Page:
your first impression, not your second_lori trzcinski_summer 2016
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16 | EndoEconomics SUMMER 2016
There is a new era of consumerism in the healthcare space that simply cannot be ignored. Dwindling are the days of finding your physician from a list-ing you saw in the phonebook or an ad posted in the local newspaper. The shift from print to digital media has long since been underway, and change in access to healthcare has moved along with it. There are new ways to access care, tools that offer patients choices, and programs designed to focus on the patient and caregiver experience. With all of these new options, are you paying attention to what your patients are saying about you?
When Bright Local surveyed local businesses for what reputation matters most when choosing a business, a doctors reputation came in second, right behind restaurants at number one1. With consumers having the freedom to research and find just about anything with the click of a button, your public, digital reputation to consumers should be your priority. 92% of internet users read reviews, 89% of people say that reviews influence their purchasing decisions, and 79% of consumers trust online reviews as much as they rely on personal recommendations2.
When was the last time you took a look at how you are rat-ed on review sites such as Google, Yelp, RateMDs, Vitals or Healthgrades? How about your practice or centers social media page ratings? Just because you dont look at them doesnt mean that reviews and information arent therepositive or negative, accurate or inaccurate. Search en-gines heavily weigh online review sites and the reviews of physicians and practices because people strongly consider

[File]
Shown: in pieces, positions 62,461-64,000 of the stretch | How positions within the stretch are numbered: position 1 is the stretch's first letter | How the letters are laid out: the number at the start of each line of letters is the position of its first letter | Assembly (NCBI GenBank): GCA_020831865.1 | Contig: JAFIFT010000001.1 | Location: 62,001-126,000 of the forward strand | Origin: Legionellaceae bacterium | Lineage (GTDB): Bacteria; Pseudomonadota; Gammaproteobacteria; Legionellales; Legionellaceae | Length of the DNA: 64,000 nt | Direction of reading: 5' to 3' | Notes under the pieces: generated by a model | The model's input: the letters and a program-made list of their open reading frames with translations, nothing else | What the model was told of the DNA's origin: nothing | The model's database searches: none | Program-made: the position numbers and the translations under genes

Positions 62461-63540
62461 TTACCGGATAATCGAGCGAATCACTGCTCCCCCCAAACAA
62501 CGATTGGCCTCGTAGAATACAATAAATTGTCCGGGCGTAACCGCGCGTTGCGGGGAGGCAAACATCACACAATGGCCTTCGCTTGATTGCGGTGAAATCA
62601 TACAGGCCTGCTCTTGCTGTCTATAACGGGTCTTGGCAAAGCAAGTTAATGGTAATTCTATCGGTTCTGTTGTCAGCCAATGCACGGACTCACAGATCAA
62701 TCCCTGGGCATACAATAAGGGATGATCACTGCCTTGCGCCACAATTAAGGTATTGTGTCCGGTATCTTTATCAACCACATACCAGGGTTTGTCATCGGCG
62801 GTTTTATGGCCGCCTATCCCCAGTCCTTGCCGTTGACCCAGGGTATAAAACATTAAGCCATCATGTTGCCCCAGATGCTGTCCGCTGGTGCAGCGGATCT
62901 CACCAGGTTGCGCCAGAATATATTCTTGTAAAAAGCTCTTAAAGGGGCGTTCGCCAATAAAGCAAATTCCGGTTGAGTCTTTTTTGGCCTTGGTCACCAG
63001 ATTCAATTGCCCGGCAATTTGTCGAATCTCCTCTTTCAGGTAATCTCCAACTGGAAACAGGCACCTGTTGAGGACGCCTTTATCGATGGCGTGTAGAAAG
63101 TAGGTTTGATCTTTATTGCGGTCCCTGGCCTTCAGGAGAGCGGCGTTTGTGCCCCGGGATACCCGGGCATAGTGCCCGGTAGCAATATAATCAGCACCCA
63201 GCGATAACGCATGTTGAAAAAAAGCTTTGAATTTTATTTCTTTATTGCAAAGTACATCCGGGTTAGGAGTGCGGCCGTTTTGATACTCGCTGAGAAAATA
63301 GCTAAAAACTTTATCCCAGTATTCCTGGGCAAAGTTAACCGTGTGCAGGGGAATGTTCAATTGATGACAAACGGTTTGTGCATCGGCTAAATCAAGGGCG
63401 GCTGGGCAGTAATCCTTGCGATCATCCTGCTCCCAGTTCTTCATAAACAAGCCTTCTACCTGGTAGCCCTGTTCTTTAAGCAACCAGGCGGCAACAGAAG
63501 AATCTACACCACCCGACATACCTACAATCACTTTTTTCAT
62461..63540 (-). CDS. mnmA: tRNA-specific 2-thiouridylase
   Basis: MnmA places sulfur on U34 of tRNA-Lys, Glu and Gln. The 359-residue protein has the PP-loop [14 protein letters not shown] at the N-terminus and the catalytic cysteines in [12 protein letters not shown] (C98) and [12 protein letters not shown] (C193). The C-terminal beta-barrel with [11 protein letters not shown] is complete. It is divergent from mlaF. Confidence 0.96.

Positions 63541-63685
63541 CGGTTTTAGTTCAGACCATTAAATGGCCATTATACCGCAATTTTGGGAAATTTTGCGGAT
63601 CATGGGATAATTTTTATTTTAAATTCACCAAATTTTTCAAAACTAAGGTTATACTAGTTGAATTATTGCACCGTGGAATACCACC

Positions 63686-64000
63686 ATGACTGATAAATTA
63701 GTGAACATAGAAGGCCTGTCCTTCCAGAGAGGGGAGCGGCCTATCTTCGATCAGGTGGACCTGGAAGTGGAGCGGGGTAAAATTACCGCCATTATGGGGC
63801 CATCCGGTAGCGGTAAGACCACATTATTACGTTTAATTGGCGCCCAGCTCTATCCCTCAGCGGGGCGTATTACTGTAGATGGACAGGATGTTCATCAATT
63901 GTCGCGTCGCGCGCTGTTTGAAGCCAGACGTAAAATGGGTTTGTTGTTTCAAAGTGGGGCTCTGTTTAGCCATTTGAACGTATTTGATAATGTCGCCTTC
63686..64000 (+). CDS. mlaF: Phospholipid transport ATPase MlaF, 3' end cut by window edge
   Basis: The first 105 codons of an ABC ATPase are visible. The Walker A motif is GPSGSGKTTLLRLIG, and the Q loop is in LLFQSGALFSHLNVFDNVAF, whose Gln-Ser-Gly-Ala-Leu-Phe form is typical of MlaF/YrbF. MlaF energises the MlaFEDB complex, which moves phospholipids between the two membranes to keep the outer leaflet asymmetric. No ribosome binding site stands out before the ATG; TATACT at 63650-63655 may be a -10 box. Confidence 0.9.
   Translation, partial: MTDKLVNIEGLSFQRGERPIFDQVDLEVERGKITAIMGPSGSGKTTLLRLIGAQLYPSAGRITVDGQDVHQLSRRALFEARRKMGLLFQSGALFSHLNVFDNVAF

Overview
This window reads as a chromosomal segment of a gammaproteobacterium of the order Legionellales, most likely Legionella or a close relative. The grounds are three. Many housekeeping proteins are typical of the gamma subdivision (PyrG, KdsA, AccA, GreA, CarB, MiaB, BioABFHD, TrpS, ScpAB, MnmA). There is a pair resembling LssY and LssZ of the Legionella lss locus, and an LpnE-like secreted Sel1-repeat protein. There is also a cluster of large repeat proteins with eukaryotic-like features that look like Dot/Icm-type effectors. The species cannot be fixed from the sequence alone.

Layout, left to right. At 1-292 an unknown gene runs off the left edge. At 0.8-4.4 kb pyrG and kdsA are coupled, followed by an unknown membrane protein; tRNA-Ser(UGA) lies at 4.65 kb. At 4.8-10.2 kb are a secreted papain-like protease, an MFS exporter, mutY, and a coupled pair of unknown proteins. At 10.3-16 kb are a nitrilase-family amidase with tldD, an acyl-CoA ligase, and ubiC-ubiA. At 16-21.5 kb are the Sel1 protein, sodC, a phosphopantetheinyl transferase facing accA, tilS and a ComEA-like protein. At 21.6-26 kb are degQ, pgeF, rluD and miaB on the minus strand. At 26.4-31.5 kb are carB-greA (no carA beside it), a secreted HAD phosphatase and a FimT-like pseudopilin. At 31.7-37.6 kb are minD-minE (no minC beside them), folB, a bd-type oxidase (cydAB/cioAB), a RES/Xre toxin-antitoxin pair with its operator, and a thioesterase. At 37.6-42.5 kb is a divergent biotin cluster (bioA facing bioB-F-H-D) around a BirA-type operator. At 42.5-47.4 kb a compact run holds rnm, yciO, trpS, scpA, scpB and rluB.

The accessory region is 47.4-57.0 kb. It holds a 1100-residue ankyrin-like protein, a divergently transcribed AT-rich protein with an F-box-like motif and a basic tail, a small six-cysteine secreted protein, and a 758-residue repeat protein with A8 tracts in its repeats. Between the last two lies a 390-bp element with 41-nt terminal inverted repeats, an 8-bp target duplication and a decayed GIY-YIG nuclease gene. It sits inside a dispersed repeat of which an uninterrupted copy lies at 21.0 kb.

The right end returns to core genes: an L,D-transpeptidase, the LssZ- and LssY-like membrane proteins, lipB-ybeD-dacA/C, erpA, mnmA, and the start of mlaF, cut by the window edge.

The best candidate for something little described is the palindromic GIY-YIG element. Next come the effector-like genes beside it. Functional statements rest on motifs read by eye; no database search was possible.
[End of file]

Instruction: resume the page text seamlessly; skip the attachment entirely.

By Lori Trzcinski, Marketing Communications Specialist
Your First Impression,
Not Your Second.
SUMMER 2016 EndoEconomics | 17
and use them. You may feel that the work you put into your career is fulfilling and life-saving to the community, but do the community and the patients you serve feel the same? Is that the ideal first impression you want to give them?
According to The New York Times book review of Kevin Pho, MD and Susan Gays Establishing, Managing, and Protecting Your Online Reputation: A Social Media Guide for Physicians and Medical Practices, the Internet is quickly becoming the resource of choice for patients to connect with, learn more about and even rate their doctors. And while many have used Facebook, Twitter, LinkedIn or online medical community sites to engage with friends and colleagues, few have communicated with patients. Most abstain for one simple reason: they arent sure how to be a doctor online3.
According to the book authors themselves, the biggest risk of social media in healthcare is not using it at all. The Internet has profoundly changed the patient-doctor relationship, and doctors must embrace its effects on patient careor risk losing their own influence4. Opting to ignore rather than support and empower the age of digital search, is a much harder job when you need to resolve inaccuracies and soothe patients qualms. Patients will move onto the competing practice who adapted with change and molded their participation and messaging to fit their needs. Give regard to what resonates with them.